Our farm in summer is a juxtaposition of dusty brown and luscious green. Irrigation makes all the difference in our arid warm-season climate. The profusion of flowers is a welcome explosion of color during the dusty season; the blossoms stand out even during the heat of the day when colors seem to wash out. The bees and other insects create an audible hum that connotes a busy feeling to the air.
We farmers are busy; watering, tending, prepping, weeding, fertilizing, harvesting and marketing. Looking towards the seasons to come; sowing the first rounds of fall crops, filling the woodshed with seasoned firewood. Crops are swelling on stem and vine, gathering in the sunshine and converting it into food.
To farm is to tend to the conversion of solar currency into human currency. Paper money; plants; flesh and bone: the components and contexts that are stewarded by the farmer. It is a powerful thing to know the source of the things we consume; this is tradition for humans and we are glad to share that process with you!
In a world of conglomerated agribusiness producing food-like products, the closer we can be to the sources of our food, the more agency we have over the ways in which that food is produced, and the reverberations that go with it. Food produced by small farmers on land that is stewarded and cared for supports a way of life that is contrary to industrial agriculture.
Life is a series of relationships which can be deep and fulfilling, or superficial and without substance. As we go through this journey, we build community and a shared sense of process and practice. Or we don’t. The choice is made each day with the actions that we take; are we engaging in positive or negative feedback loops?
I’ve been reflecting on the process that is required to maintain community; how do we create and hold positive feedback loops that provide good energy and support to the participants? What processes do we undergo to create structures and systems to allow for transferral of energy and support? Community is a system of mutual support that gathers and holds the joy of good times in deposit against the withdrawals of difficult times.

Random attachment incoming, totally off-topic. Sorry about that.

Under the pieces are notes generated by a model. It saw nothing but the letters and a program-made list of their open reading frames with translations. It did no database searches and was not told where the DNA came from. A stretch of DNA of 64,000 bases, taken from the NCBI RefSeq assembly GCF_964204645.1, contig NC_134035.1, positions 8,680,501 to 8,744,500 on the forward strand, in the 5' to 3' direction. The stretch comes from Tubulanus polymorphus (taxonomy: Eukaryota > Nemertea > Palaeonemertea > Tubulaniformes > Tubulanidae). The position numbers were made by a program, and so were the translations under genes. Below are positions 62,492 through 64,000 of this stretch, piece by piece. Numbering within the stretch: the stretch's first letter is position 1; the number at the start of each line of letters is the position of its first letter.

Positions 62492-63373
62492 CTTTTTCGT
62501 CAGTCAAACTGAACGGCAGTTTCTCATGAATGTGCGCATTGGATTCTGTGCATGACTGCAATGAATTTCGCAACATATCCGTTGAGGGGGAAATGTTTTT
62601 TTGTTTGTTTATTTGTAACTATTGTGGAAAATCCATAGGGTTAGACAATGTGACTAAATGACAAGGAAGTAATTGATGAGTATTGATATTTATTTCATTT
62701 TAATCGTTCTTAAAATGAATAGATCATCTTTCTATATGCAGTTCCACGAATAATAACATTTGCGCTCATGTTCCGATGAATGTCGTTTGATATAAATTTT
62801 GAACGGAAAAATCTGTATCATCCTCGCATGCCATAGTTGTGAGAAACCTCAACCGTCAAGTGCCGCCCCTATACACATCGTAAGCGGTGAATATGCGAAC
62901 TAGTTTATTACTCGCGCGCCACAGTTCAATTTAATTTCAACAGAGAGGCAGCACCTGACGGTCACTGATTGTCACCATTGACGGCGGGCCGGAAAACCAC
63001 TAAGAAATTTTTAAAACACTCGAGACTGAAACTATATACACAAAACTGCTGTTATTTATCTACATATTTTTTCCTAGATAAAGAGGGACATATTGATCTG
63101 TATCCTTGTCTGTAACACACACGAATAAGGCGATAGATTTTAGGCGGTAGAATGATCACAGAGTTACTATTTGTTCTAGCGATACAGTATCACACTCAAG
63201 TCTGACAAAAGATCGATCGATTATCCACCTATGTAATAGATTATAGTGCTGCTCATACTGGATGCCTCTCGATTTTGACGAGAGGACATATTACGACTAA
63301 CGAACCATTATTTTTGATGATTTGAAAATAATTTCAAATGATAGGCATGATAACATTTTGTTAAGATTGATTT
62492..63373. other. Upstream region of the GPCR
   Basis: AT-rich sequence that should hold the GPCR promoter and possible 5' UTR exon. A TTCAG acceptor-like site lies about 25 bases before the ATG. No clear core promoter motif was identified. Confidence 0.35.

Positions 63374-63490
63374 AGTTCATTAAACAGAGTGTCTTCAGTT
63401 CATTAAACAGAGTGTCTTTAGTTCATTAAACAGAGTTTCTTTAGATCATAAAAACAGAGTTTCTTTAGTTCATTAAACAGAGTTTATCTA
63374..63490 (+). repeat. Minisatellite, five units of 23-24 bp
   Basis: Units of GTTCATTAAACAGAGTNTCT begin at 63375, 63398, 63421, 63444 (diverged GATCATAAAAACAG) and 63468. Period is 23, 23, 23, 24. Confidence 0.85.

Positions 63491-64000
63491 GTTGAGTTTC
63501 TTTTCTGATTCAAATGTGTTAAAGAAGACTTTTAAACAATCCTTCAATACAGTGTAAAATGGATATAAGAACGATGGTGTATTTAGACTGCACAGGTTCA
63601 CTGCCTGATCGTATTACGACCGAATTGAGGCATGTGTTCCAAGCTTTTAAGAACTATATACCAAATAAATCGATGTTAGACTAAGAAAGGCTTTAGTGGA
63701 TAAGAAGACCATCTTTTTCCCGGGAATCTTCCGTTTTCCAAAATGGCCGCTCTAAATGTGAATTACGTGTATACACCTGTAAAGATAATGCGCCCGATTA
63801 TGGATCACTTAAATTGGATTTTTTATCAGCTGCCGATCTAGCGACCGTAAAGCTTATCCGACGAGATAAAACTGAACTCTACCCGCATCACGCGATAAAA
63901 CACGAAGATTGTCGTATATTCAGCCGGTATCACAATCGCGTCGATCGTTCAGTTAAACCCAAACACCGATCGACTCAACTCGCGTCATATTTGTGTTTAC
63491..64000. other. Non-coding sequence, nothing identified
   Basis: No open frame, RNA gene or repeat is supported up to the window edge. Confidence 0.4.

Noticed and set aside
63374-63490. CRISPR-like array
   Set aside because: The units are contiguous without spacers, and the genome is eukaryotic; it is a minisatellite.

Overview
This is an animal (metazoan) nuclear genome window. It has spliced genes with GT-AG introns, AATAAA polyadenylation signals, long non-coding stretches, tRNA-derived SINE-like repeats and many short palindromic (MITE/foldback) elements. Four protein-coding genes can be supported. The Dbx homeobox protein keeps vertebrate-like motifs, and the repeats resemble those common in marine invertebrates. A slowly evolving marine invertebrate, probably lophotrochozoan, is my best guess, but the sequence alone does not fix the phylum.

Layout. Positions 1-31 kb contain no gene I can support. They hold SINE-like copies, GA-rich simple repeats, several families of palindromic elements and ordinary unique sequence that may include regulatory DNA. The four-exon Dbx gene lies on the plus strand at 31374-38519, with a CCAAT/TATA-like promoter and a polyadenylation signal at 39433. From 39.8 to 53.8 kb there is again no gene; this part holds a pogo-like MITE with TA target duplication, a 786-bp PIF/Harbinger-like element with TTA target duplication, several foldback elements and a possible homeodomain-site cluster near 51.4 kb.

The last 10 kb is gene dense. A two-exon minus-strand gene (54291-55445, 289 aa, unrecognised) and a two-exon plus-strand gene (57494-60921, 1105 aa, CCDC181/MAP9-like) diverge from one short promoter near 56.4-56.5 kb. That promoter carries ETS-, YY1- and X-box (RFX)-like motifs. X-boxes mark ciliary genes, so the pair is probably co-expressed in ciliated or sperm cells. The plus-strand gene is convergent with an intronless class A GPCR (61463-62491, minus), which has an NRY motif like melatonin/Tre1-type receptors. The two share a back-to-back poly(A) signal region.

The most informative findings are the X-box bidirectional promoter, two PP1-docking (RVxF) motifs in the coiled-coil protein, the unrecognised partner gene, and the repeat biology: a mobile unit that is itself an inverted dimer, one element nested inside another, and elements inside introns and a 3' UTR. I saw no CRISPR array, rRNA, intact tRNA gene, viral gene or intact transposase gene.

By sharing the joys and good works, we strive to build relationships into a vessel that will carry us over stormy seas. The bonds we create are forged through time and duty; we owe it to each other to give our best effort and to work together to address our shared future.
As farmers, we are delighted by the turning of the seasons and the ever-changing kaleidoscope of natural beauty that surrounds us. This same delight occurs with the coming of new crops to harvest, like the returning of an old friend.
Cucumbers have arrived, and we know that you’ll be as pumped as we are! Great for slicing up with ice water, eating plain or with nut butter as a tasty snack or diced over salads, cukes bring a cooling moisture to meals and hydration during the heat. Also in the share you’ll find summer squash, kale, mizuna (mustard) and herbs. From Irene you’ll find lovely carrots and flavorful garlic.
Enjoy a tasty stirfry or hearty salad. Massaged kale with olive oil, garlic and herbs can be a cool, flavorful health tonic on these hot days. Salads are cool and refreshing without having to heat up the kitchen cooking; we like to add nuts, tuna, or some form of meat as a topping. Great success and much love! – Team HappyDay 🙂 CSA 2018 week 7 July 16th